Just over a week ago on Saturday April. 2 2022, my team and I competed in the improv challenge for Destination Imagination. This is not the first time I have been in one of these competitions, if you want to read about the first time click here. This was however my first year being on an improv team. This meant learning new skills as a team, and finding new solutions to overcome problems we faced.
Destination Imagination is a hands-on, project-based learning experience. It encourages creativity, collaboration, communication and critical thinking. Every year there are seven new Challenges created for students from K to Grade 12. Destination Imagination applies the creative process to help students create their own unique solutions to the challenge they’ve chosen.
In the secondary level your team had to research 10 festivals from around the world. At the tournament one would be drawn randomly, you then had to incorporate it into your skit. A goal and a fork in the road was also drawn at random. Your character had to try and accomplish this goal during the skit. Then at halfway your fork in the road was revealed and you were given a choice between two random thing to include in the second half of your skit. The only props your allowed is a set of 10 cardboard boxes that you use to help enhance the skit. To learn more about the challenges click here.
Improvising while it may seem or sound easy, is not. Especially with a group. When you have scripted lines everyone knows when to speak, where to go, and whats happening next. When your improvising all of this, it can quickly turn to chaos. Whether it be everyone is talking, or your all waiting for someone else to talk. I am someone who likes to know what’s going on. Working on an improv team pushed my willingness to go with the flow and follow others lead sometimes. This is actually a skill I’ve been wanting to practice more and being on this team really helped. I had to trust my teammates in knowing what was going to happen next, and being able to adapt and go with where they took the story.
One of the things we struggled most with was getting our communication really good in the two minute prep time we had. From the start this wasn’t something we particularly struggled with so it wasn’t on our top priority list to work on. We focused on other things such as our acting, learning about a the festivals, and finding new and interesting ways to use our cardboard boxes. When I look back at our final performance, something I think that could have really improved our skit was knowing key points of the plot. Which was all made up during the two minutes we had to plan. We often would talk over each other, or have small side conversations that made what others were sharing get lost in the mix of words being spoken. Now I’m not saying our communication was bad, but that in the end I think it should have been something we worked on that would have been beneficial to our skit.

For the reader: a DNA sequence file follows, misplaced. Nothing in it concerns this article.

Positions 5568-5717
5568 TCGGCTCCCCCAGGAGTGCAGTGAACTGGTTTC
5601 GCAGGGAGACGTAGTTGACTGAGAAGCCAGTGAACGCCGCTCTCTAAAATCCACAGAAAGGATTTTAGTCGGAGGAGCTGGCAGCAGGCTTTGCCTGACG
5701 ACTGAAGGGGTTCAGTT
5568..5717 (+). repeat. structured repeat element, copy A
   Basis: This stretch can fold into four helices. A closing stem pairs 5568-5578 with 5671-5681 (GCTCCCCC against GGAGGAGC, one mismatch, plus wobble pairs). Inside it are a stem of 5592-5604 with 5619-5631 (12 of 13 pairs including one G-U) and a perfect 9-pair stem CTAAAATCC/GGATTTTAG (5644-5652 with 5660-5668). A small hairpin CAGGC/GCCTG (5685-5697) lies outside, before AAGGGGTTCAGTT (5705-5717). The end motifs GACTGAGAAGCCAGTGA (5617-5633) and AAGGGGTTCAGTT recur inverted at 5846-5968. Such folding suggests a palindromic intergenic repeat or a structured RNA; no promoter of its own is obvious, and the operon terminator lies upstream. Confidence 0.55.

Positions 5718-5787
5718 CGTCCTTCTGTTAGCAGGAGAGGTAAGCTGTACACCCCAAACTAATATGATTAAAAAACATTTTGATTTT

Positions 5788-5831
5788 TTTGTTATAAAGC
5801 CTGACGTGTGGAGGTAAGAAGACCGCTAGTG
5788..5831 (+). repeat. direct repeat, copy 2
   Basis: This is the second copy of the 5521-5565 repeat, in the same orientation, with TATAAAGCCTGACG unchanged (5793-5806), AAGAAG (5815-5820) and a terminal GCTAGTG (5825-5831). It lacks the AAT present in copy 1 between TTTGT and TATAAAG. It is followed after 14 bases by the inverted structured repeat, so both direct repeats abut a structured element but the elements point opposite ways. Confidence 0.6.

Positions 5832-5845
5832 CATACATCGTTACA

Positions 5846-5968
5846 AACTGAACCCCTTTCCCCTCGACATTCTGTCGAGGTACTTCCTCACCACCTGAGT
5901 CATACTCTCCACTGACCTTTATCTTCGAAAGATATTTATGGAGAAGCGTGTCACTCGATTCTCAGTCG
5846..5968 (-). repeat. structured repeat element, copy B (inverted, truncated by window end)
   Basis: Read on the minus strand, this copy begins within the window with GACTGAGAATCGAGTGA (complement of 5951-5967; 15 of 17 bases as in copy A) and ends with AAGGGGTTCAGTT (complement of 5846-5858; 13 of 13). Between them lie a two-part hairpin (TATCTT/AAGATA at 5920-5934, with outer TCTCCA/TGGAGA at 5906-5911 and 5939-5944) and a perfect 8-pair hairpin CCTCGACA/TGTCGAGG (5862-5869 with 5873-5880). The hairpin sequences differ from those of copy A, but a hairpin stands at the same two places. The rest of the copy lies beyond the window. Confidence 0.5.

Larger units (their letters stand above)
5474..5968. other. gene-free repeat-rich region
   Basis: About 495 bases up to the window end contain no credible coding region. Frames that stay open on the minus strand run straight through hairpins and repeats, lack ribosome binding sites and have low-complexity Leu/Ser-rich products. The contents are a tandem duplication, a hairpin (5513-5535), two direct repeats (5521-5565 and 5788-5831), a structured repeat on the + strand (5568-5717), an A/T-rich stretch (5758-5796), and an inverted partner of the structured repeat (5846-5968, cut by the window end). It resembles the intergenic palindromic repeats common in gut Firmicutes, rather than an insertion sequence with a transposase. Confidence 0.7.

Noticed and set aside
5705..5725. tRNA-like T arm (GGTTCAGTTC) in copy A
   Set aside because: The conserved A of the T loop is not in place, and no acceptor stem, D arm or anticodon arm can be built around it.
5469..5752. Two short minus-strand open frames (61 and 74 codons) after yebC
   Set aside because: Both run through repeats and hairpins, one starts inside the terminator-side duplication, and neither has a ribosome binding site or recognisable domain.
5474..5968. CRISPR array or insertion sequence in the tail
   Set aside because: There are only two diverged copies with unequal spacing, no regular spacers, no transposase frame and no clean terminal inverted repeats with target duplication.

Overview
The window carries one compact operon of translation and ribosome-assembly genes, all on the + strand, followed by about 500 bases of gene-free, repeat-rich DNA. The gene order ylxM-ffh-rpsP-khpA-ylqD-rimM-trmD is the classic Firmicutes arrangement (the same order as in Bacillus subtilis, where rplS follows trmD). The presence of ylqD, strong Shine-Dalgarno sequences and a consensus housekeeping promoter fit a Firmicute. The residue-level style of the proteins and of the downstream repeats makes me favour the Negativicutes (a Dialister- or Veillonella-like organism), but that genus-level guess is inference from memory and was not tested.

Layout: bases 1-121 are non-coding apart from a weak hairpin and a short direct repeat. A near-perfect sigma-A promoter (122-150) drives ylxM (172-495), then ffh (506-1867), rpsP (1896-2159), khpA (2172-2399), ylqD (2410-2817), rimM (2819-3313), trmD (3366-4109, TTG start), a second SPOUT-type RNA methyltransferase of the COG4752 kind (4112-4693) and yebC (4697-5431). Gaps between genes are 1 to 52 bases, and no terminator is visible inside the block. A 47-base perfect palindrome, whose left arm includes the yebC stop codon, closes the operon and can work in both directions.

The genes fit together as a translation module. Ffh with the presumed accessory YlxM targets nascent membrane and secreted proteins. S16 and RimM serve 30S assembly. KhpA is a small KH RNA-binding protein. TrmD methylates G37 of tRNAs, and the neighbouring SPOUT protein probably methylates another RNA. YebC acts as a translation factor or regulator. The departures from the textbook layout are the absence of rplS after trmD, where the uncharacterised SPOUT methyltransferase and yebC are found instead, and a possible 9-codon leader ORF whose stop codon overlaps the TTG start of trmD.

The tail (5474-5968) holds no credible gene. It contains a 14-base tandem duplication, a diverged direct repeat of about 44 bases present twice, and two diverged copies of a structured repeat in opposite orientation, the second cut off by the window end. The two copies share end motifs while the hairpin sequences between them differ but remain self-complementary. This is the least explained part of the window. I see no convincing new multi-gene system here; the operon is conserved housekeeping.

Now even though we may not have come in first, I do think we did some things well. During our practices something we worked on was finding a role that people felt comfortable in. So for those who were more stage shy, a smaller role, and those more comfortable would play a main character. We tried to learn where we each fit, and how that worked together with everyone else. During the beginning, we would always practice with a narrator. At one of our first dress rehearsals we got the feedback that using a narrator was almost like a cheat, have someone tell the story instead of acting it all out as a group. After that we worked on not using one, and each paying a character involved in the plot.
I think a lot of people that get put in the improv team take it as a way out of work. When you compare it to all the other challenges it seems so easy. You don’t need to build anything, or write a storyline, or create anything physical that takes time and effort. This doesn’t mean that the team should be doing less work. Practicing and learning as a team and figuring out every team members strength and weaknesses is very important for preforming. Knowing that someone is good at one thing and using that strength in your performance can be powerful. If you don’t take the time to learn that, your acting as a group won’t be at it’s full potential.
As this was my last time competing in Destination Imagination (as far as I know) I will say I do see how this is a great way to get kids working together, and I know I have learned important skills from participating in this event. I hope others can see that to, or one day come to realize what they learnt from it.